Download The Bad Habit Destroyer worksheet to replace those bad habits with positive ones.
“Your net worth to the world is usually determined by what remains after your bad habits are subtracted from your good ones.” -Benjamin Franklin
Have you ever tried to break a bad habit?
What about start a good one?
Sometimes the good ones can be even tougher!
Some of the good habits that I’ve struggled with sticking to are: eating clean during the week (stupid late night cravings), waking up at 5am to workout (snooze button is way too tempting) and being distracted by social media (hold up…just thought of something funny I need to Tweet).
One of the worst habits I used to have was that I would always lose my keys after I got home from work.
I’m always in a rush when I get home and for the life of me can never remember where I put them.
My wife, tired of me asking her “Where did I put my keys“, attempted to break me of my bad habit by placing a small box on the counter top by our back door.
This box became the designated spot for my keys and my wedding ring.
Did I mention that I often misplace that, too? Shhhh….don’t tell the wife about that one. 😉
Some days I did good and placed them in the box. Other days I didn’t and she was quick to remind me where to put them (thank you baba!). Over time it worked.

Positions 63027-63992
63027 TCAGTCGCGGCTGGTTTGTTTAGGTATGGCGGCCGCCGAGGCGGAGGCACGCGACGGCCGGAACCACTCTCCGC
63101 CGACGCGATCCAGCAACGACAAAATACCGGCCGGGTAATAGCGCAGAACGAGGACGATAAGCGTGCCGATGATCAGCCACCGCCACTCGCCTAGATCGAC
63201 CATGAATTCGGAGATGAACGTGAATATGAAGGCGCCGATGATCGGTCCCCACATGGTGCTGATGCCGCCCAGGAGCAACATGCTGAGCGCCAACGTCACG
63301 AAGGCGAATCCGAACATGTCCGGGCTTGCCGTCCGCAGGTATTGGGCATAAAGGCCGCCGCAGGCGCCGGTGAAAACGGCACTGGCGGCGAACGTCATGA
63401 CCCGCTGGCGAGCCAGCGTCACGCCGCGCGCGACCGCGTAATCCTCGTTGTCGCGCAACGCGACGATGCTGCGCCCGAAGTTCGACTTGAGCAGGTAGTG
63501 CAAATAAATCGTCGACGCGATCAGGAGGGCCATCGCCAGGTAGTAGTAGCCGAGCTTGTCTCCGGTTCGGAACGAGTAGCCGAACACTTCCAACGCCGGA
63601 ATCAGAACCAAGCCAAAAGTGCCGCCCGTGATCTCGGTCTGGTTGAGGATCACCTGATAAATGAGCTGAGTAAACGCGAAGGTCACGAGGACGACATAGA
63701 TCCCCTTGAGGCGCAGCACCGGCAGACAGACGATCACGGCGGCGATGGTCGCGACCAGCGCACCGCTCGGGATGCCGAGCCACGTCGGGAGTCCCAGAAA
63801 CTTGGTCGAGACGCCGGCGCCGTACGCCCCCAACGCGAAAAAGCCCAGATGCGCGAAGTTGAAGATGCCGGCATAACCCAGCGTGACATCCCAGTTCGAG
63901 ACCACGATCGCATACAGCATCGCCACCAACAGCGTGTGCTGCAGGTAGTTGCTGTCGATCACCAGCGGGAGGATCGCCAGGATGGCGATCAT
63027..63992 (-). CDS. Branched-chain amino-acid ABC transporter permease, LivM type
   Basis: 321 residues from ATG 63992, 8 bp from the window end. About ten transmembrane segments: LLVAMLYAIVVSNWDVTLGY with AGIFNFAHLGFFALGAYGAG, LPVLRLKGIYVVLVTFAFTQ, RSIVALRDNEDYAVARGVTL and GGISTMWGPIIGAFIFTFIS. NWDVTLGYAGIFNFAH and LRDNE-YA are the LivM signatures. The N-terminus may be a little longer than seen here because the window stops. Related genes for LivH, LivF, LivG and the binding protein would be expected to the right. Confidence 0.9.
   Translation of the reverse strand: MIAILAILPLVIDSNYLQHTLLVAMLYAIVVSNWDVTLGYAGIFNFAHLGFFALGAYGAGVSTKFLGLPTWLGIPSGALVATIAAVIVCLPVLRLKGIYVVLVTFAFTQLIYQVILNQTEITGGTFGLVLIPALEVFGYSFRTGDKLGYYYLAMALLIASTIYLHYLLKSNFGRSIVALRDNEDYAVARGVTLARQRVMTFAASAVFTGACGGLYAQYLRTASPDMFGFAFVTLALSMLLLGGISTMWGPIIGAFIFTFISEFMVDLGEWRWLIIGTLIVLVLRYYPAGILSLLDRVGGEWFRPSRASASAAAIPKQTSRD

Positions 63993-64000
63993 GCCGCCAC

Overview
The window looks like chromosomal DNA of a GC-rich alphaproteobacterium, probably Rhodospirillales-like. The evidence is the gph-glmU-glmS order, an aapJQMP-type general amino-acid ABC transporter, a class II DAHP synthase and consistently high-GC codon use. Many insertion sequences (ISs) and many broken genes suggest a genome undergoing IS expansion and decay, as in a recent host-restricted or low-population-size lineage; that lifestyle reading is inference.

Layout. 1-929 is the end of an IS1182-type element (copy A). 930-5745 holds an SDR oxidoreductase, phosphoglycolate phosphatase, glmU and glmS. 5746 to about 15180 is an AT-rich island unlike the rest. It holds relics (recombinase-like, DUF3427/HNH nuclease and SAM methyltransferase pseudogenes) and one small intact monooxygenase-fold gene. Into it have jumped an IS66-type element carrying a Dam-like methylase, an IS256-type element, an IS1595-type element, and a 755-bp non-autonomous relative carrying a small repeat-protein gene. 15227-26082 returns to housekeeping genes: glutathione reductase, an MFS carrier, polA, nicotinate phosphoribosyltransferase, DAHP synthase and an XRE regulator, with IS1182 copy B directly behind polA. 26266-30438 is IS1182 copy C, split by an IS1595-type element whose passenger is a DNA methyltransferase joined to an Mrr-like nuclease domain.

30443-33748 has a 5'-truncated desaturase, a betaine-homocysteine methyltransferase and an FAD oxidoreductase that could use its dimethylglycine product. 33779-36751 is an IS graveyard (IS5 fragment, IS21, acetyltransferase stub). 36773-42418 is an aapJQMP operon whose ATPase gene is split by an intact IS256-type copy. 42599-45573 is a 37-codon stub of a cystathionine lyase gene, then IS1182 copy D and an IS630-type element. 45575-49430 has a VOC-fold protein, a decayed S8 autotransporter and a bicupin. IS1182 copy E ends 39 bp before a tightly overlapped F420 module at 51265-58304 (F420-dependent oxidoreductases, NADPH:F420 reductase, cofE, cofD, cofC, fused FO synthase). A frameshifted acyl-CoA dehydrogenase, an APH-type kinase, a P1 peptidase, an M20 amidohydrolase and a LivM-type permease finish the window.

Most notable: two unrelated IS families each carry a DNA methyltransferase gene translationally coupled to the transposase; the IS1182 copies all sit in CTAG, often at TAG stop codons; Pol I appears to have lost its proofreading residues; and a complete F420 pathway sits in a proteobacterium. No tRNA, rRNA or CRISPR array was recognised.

Essentially, my wife created a system for me to break my bad habit.
When I followed the system, everything worked and I always knew where to find my keys.
When I didn’t, every morning sucked as I was trying to find my keys while scrambling to get our kids ready and out the door. Without the system I was a wreck. (Feel free to call me pathetic here. I’m used to it.)
What’s Your Bad Financial Habit?
Misplacing your keys doesn’t hurt you too bad other than time and plenty of frustration. Unfortunately, bad financial habits can ruin you. Always ordering an appetizer when you eat out (when you can’t afford it), paying unnecessary late fees on your credit card bill (because you procrastinate), not knowing your credit score which can cost you thousands on loans and insurance rates (because you’re too passive).
These are just a handful of bad habits that many possess. Are you one of them? Don’t worry, I might have the solution for you. Read on….
How to Break a Bad Habit
The founder of my coaching program, The Strategic Coach, Dan Sullivan, developed the concept of the 21 Day Positive Focus. In his experience of working with successful entrepreneurs over the years, he discovered the most common reason for the success was the fact they all possessed many positive habits. These positive habits didn’t just happen overnight.
Similar to the system that my wife created for me with the keys, these entrepreneurs worked to develop these tasks until they become part of their ordinary routine. Sullivan further went on to create the 21 Day Positive Focus as a way to celebrate each day that you achieved a positive habit. By taking time each day to focus on that positive achievement each day, you’ll become more confident in that habit. Sullivan says,
“You’ll have the energy and motivation to do more, and you’ll find yourself enjoying the results of your efforts more, too.”
Sullivan’s findings were also echoed in Charle’s Dughigg’s New York Times Best Selling Book The Power of Habit.
Once you understand that habits can change,” Dughigg concludes, “you have the freedom — and the responsibility — to remake them.